The Clantonish Ferrises wait for dawn...
...and sure enough, here they (Earpishly) come
This is all really classic Western stuff, and it’s very well handled too.
We now also meet the main girl, Old Man Ferris’s daughter Rannah, cast out by her tyrannical pa and destined to become a saloon girl (50s euphemism for prostitution). She is played by the gorgeous Piper Laurie, rather too refined and elegant to be a white-trash rancher’s daughter but never mind. She is taken up by the oily Braden who will entice her to his den of iniquity in Socorro.
Piper stunning as Rannah
In smaller parts you can also spot Paul Brinegar and Forrest Taylor. Rory, revolted by the death in the stockyards, wants to hang up his guns and get out of this dead-end life. He decides to take the doc’s advice and relocate to Colorado for his health. He will go by stage to Socorro where he can take the train.
Lee waits in ambush
So the action now shifts from Lorsdburg to Socorro (Rory has to dispatch Van Cleef with his rather fine Henry who ambushes him on the way) and, oh joy, who is the plump and cynical marshal of Socorro? Why, Edgar Buchanan! Splendid.
Marshal Buchanan is a bit out-classed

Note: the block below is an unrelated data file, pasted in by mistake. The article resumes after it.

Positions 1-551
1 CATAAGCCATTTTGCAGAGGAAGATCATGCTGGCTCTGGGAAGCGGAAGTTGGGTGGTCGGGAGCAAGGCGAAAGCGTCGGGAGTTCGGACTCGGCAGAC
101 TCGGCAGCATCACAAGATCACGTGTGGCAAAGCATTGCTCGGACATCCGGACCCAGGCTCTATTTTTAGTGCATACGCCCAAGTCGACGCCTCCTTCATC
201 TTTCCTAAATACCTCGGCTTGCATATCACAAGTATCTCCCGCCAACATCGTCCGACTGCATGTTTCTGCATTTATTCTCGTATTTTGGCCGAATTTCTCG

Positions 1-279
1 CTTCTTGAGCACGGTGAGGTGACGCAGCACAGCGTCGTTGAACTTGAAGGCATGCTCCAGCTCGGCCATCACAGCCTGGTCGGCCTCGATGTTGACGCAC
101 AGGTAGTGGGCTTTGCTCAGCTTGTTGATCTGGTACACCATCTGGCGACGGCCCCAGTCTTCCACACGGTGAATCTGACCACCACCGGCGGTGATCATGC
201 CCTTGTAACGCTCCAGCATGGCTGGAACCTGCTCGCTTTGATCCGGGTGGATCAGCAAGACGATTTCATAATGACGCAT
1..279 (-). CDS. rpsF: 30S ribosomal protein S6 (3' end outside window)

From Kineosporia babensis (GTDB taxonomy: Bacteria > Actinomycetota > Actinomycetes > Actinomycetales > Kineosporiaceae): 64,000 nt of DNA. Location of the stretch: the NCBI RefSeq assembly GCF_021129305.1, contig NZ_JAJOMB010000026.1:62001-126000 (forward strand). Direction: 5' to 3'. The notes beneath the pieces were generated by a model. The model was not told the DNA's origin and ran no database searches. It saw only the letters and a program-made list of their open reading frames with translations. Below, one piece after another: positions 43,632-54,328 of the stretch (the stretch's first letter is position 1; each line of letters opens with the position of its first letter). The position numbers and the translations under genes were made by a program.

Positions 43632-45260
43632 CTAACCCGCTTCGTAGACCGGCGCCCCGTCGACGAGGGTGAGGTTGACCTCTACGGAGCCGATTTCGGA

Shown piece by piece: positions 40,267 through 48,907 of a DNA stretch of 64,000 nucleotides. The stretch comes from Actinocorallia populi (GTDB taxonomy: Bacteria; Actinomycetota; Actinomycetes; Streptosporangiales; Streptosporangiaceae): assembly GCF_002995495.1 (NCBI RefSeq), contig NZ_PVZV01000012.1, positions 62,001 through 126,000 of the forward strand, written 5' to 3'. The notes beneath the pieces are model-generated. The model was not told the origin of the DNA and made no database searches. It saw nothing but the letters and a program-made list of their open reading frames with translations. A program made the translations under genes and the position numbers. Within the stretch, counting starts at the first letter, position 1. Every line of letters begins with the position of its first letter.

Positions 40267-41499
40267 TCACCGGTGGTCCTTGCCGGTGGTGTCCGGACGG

Marshal Buchanan has a bit of a problem with all these fast guns in town. The former Ferris henchman, who was too drunk to take part in the shootout at the Keane’s corral back in Lordsburg, is Jimmy Rapp (Alex Nicol, excellent) who now pursues Rory, bent on gunning him down (if he can stay sober long enough, for he is clearly drinking to deaden some sense of failure or guilt or both). He has a visceral hatred for Rory and a murky past for the two is hinted at. Rapp is the Ringo figure, of course.
The Johnny Ringo figure
Rory met Rannah on the stage and was taken with her. Now he wants to free her from the clutches of evil smoothie Braden, who, like Rapp, wants Rory dead. It all builds up to a climax. The scenes in Braden’s saloon are brilliantly handled by Sherman, and the tension really mounts.
There will be blood
There’s even a classy suggestion that the antagonists know that they have wasted their lives and might just as well die a dusty death in a squalid gunfight as anything else. “Who’s coming after you?” Rory is asked. “My past,” he answers, “every dark, miserable day of it.” The Socorro saloon girl (Mara Corday) asks “How do you turn back the clock?” but of course no one can answer. It’s all actually rather thought-provoking and melancholy.
The final Main Street showdown is as classic a Western mise-en-scène as you will ever see.
Will he take the train to nowhere?
All this is absolutely first class. My only regret is that Braden didn’t pull a derringer when confronted by Rory. The director and writer slipped up there, for Brian was the perfect candidate for the sneaky hideout gun. Still, you can’t have everything. And all in all, quite frankly, Dawn at Socorro is a top-drawer B-Western of impeccable credentials and merit. Four revolvers, e-pards, and B-Westerns don't get that accolade every day of the week!